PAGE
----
Huawei executive Meng Wanzhou returned to China Saturday shortly after two Canadians released from prison in China also arrived in Calgary, ending a bitter diplomatic row that has poisoned ties for three years.
Meng and the two Canadians—former diplomat Michael Kovrig and businessman Michael Spavor—were detained in a bitter spat critics have called "hostage diplomacy".
Meng, the 49-year-old daughter of Ren Zhengfei, the billionaire founder of Chinese telecoms giant Huawei, was granted release in a Vancouver court hearing after three years of house arrest in Canada while fighting extradition to the United States.
This came hours after US prosecutors announced an agreement under which fraud charges against her are to be suspended and eventually dropped.
She then quickly boarded a flight to the southern city of Shenzhen, returning to China for the first time since her arrest at Vancouver's international airport at the behest of US authorities in December 2018.
Meng received a red-carpet welcome home — Huawei employees waited on the airport tarmac waving Chinese flags as a staffer in full protective gear offered her a bouquet of flowers, according to a live feed on state broadcaster CCTV.
"Being an ordinary citizen, I could not have secured my freedom without the support of my beloved country, and the love of the Chinese people," Meng told supporters from the tarmac, before leading the crowd in a rendition of a patriotic Chinese song.
Gushing coverage in Beijing's state media framed Meng's return as a victory for China against US attempts to stifle its success, with official news agency Xinhua saying she was free thanks to "unremitting efforts of the Chinese government".
Several hundred supporters gathered at Shenzhen airport arrivals hall waving Chinese flags and banners, with a red banner reading "Welcome home".
Some chanted "Go Huawei!" and sang the national anthem.
Earlier, the two detained Canadians arrived back in Calgary, western Canada on Saturday, and were shown on TV being greeted and hugged by Canadian Prime Minister Justin Trudeau.
The "two Michaels" — as they have been dubbed by international media — were detained just days after Meng on what Ottawa has contended were "trumped up" espionage charges.
In turn, China's foreign ministry spokeswoman Hua Chunying said Saturday that the detention of Meng was an "incident of political persecution against a Chinese citizen."
The resolution of the case removes a deep thorn in the relationship between Beijing, Washington and Ottawa, with China accusing the US of a political attack on one of its technology titans.
Beijing also accused Ottawa of doing Washington's bidding by arresting and holding Meng, known inside Huawei as the "princess" of the company and its possible future leader.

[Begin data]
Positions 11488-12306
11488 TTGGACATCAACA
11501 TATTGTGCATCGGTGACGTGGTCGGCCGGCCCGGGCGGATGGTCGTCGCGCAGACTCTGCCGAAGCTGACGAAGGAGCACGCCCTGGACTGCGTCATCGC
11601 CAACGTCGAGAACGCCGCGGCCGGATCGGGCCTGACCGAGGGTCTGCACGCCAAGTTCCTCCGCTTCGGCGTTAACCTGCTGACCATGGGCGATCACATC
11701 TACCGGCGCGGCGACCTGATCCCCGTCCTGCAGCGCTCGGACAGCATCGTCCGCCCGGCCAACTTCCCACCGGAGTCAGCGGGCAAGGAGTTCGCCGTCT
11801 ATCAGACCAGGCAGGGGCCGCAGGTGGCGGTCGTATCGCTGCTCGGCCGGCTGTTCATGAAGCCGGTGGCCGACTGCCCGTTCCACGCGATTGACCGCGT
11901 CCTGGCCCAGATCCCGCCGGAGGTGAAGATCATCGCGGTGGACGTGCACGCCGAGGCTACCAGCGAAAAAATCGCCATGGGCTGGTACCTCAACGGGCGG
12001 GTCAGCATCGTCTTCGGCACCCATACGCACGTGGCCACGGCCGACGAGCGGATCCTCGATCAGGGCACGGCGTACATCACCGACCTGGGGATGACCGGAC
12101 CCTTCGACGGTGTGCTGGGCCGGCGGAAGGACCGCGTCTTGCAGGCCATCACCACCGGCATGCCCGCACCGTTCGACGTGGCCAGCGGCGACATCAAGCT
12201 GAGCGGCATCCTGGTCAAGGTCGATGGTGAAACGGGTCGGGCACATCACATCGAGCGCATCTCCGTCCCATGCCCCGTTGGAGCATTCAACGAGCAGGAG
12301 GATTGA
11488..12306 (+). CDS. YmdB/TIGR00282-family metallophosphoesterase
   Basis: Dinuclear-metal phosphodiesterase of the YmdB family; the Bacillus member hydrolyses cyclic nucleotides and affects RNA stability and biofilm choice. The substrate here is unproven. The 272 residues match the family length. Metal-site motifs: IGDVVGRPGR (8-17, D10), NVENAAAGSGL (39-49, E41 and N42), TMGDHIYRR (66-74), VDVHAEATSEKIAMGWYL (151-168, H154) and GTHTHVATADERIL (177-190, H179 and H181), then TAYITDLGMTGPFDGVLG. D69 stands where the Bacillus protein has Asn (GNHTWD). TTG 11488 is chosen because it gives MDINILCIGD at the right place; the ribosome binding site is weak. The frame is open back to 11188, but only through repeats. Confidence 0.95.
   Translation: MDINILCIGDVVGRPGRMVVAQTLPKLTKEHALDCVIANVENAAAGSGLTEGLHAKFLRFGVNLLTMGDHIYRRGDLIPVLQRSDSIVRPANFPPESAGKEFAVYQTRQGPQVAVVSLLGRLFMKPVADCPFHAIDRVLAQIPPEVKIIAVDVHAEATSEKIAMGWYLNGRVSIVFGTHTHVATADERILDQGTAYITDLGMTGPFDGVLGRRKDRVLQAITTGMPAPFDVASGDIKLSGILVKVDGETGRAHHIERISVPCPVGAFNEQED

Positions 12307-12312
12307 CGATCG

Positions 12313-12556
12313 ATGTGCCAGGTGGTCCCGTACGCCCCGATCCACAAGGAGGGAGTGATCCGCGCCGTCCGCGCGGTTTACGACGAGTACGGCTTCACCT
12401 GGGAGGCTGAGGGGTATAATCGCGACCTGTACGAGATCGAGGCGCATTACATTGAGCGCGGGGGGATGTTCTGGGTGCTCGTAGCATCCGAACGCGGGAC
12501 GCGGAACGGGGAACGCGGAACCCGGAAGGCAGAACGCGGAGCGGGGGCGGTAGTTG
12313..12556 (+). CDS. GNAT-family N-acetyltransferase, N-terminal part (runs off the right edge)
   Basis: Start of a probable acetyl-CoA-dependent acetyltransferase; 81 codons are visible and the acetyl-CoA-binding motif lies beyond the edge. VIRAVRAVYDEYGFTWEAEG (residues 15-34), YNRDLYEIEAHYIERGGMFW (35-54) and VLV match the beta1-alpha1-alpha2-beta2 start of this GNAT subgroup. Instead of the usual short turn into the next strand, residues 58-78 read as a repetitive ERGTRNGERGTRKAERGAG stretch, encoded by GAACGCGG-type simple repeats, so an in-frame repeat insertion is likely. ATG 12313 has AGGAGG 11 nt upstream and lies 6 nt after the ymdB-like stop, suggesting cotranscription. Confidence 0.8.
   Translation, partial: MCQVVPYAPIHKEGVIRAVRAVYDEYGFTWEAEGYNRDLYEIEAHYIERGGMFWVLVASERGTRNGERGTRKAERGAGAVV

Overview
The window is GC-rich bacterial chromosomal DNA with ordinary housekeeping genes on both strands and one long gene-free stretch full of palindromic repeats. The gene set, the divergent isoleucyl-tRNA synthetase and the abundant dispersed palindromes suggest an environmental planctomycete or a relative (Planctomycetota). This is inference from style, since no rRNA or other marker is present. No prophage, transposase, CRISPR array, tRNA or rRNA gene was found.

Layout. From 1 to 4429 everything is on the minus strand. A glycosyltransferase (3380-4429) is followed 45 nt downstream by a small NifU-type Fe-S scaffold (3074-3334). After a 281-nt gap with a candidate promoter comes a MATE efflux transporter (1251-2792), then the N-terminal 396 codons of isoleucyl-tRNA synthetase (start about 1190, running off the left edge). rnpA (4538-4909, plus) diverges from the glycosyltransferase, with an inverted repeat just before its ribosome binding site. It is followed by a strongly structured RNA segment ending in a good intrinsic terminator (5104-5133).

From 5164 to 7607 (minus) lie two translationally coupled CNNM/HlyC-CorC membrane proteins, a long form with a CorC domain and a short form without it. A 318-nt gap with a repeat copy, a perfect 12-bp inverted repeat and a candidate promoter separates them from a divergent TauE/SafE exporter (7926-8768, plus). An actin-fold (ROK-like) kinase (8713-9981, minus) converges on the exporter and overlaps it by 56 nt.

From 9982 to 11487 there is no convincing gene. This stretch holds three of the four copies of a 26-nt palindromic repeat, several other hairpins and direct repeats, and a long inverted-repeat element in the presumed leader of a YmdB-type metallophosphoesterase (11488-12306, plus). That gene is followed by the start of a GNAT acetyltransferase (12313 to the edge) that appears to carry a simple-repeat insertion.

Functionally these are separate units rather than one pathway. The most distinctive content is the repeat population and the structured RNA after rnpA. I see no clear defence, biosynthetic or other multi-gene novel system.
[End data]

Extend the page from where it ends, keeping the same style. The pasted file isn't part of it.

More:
Washington had accused her of wire fraud and deceiving HSBC bank, saying she tried to hide violations of US sanctions on Iran by Huawei affiliate Skycom.
But on Friday, US prosecutors settled for Meng agreeing to a statement of facts in the case.
In exchange, they agreed to defer the charges until 2022, and then drop them if Meng abides by the terms of the agreement.
In China, news of Meng's agreement was being scrubbed from the internet, while the editor of state-run Global Times said she had been "finally released on a not guilty plea."
"I think China is going to… turn Meng Wanzhou's release into a big victory, a diplomatic victory," said Jean-Pierre Cabestan, Professor of Political Science at Hong Kong Baptist University.
He said the government would build a propaganda campaign to "ignore the accusations against her and give the illusion that she was wrongly accused of crimes she never committed."
The charges and Meng's arrest were enmeshed in a broader campaign against Huawei.
Washington says the firm has close links to the Chinese government and military, accusations it denies.
The company Saturday said it will "continue to defend itself against the allegations" in US courts.
Caught in between the two powers, Ottawa sought to rally allies, including Washington, to pressure Beijing to release the two Canadians.
Both were put on trial in March this year. In August, Spavor was sentenced to 11 years in prison, while there had been no decision in Kovrig's case.
"All the while Beijing has insisted that this is not a case of hostage diplomacy — but now they have made it abundantly clear that it is a hostage exchange," said Lynette Ong, associate professor of political science at the University of Toronto.
"I think it will probably send the wrong lesson to China – that hostage diplomacy works."